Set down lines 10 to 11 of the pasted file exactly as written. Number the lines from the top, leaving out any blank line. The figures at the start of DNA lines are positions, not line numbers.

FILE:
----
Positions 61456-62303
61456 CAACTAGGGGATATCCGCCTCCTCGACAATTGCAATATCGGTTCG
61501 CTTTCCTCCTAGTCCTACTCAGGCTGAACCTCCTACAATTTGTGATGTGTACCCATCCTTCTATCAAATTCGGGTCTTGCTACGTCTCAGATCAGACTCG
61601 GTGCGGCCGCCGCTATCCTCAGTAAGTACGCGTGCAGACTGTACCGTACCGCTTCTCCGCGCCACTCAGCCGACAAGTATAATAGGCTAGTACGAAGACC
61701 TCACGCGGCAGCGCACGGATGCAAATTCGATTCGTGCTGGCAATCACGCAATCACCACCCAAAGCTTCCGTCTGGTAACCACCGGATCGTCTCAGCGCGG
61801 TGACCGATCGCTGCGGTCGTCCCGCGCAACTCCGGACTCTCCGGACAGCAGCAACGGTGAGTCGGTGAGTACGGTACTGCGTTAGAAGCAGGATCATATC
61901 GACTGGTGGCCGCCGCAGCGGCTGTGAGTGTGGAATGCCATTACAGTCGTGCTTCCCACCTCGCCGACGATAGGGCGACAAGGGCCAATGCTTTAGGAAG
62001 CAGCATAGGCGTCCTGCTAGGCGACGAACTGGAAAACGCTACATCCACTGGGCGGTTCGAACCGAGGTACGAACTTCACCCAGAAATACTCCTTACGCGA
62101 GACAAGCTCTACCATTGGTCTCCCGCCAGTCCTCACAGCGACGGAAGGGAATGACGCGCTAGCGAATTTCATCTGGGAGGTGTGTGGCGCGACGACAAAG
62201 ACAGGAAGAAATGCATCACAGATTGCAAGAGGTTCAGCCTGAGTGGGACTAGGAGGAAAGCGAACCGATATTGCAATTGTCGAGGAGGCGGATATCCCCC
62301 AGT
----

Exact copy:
62201 ACAGGAAGAAATGCATCACAGATTGCAAGAGGTTCAGCCTGAGTGGGACTAGGAGGAAAGCGAACCGATATTGCAATTGTCGAGGAGGCGGATATCCCCC
62301 AGT